The SIUE steel drum band opened at the Alfresco Performing Arts Center in Granite City, Illinois, for classic rock band “Age and Treachery,” in an event for the Missouri Illinois Musical Arts Consortium. 


Bryson Collier, a senior music education major from Bloomington, Illinois, plays the drum set for the band. Collier said he thought the performance went well.  


“I think it's always a good time to get to come out and play. Hopefully next year we would be happy with more of a large size crowd,” Collier said.   


Collier said he thinks live musical performances like theirs raise awareness for the arts. 


“In times like these there are [some] trying to cut programs. So the more [we’re] out here, the more they can see us, [the] more arts can stay in our school,” Collier said.  


Dan Smithiger, percussion director and co-founder and president of MIMAC, said the band performed at the Alfresco as part of their calendar of events throughout the greater St. Louis area. According to Smithiger, the events include ensembles, individuals and festivals.  


“We're planning a vocal festival, actually here at SIUE in February, co-sponsored by MIMAC. We did a marching percussion festival, which was cosponsored by MIMAC and we've got other festivals in the works in the planning stages,” Smithiger said. “We also host recitals or clinics, or just partnering with other organizations, just on music of all types.” 


Smithiger said he started MIMAC because he wanted an organization to fund and promote the musical arts, and the performance was part of their concert series. According to Smithiger, the performance was originally scheduled for September, but had to be rescheduled due to a break-in.  


"What I'm trying to do is do things in the various parts of the area. We started in Troy and then in July I did my recital out [at] Grace St. Louis Church,” Smithiger said. “We had a marching competition in Granite City.” 


Joe Cacciottoli, stage name Dirty Giuseppe, is the frontman of Age and Treachery. Cacciottoli said the band mostly plays benefit gigs, as they like to play original material. Cacciottoli played alongside his wife, Queen Anne, who plays the rhythm guitar, and bass player Mark Landon.  


"My influences are basically Blues and classic rock. I kind of cut my teeth back in the ‘70s, with a lot of guitar band type stuff, so we're heavy on the guitar,” Cacciottoli said.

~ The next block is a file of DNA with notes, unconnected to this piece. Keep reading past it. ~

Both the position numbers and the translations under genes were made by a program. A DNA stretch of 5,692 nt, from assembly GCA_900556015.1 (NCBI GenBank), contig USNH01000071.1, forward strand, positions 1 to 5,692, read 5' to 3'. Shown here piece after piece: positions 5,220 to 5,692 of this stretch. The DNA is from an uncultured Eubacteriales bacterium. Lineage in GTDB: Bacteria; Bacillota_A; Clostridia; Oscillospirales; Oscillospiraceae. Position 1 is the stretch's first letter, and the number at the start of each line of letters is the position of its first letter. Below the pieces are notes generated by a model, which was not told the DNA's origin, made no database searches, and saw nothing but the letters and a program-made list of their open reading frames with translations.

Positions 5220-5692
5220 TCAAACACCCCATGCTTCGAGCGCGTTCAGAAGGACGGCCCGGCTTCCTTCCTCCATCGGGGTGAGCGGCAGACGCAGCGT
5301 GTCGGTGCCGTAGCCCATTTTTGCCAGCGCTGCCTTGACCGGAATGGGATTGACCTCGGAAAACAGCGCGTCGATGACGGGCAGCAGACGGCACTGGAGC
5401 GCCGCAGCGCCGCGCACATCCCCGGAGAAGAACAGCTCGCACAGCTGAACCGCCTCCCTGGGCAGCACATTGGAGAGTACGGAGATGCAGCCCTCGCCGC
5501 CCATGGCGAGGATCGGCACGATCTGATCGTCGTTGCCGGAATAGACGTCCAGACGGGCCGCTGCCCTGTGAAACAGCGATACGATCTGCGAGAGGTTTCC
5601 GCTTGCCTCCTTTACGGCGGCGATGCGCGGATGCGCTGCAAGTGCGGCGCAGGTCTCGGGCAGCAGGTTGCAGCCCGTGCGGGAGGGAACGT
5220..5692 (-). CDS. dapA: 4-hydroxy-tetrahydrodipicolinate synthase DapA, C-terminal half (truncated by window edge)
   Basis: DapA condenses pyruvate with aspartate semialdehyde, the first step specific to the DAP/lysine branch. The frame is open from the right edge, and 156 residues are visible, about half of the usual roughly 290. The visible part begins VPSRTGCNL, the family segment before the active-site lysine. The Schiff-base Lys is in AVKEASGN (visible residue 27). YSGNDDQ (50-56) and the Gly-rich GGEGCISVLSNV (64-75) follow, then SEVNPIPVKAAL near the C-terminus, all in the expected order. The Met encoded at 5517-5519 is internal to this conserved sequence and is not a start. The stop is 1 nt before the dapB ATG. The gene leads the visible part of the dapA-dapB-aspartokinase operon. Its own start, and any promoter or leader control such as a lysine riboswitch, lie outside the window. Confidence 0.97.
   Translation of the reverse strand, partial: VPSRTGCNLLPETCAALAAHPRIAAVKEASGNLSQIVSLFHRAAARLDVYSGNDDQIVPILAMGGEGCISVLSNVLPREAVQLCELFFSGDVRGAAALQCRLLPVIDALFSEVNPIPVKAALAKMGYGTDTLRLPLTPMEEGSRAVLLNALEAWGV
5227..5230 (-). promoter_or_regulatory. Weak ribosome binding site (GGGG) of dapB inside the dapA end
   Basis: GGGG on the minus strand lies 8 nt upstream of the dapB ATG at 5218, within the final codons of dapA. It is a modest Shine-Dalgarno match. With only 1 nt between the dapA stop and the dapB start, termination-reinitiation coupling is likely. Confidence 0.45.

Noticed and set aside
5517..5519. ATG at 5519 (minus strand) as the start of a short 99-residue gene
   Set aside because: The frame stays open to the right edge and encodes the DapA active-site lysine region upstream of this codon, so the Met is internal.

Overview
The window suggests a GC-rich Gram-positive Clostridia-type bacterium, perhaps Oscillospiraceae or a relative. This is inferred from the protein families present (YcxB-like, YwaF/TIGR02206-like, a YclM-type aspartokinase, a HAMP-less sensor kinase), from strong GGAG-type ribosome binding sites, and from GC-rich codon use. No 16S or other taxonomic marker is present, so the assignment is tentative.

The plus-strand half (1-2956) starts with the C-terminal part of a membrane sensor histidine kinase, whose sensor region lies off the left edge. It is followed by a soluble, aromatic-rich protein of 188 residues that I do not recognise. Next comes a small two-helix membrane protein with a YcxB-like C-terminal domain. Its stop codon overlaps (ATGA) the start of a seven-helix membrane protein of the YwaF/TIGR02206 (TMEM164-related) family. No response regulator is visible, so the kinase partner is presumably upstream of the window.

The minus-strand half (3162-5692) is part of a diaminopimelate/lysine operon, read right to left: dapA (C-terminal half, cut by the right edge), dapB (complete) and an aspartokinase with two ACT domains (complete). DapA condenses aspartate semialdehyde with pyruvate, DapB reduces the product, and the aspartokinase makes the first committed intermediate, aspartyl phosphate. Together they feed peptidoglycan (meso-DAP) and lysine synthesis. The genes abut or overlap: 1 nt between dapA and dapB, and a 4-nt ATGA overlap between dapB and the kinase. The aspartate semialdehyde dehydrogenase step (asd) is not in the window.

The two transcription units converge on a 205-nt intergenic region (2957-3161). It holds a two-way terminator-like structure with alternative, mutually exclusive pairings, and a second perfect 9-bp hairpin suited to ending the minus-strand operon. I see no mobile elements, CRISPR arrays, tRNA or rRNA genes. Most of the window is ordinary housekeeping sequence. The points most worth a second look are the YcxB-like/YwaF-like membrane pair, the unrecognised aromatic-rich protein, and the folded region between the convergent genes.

Cacciottoli said they were more unplugged than usual because the Alfresco had lost some of their sound equipment during the break-in.  


"We just said, ‘Hey, let's just play and see what happens.’ Then we started to play and then when the three of us finished, we’re like, ‘Wow, that sounds pretty good.’ I think we all had a good time and everybody in the audience seemed to be smiling,” Cacciottoli said.  


Cacciottoli said he thinks it’s cool to see people of all ages enjoying his music, as music cuts across culture and socioeconomic status.  


"We all come together and that's what [the] Community Center is all about, is a place for coming together and forgetting your differences and focusing on your commonalities,” Cacciottoli said. “We all are humans and we all have a lot in common, let’s celebrate that.”  


Chuck Noud, a member of the board of directors for the Alfresco Center and band director for the junior high school, said MIMAC was looking for venues for their monthly performance.  


“Alfresco came up as a place for us to perform because it's a wonderful venue, and I try a lot of times to bring groups to that venue, to showcase and to get more people to spend some time in downtown Granite City,” Noud said.  


Noud said he was taken aback by realizing he hadn’t listened to live music in a year and a half. 


“Obviously music is a part of everyday life for a lot of people, but actually sitting and listening to someone performing live, there's nothing quite like that,” Noud said. “Forwarding that opportunity to as many communities as possible is only going to further musical experiences that people are able to have.” 

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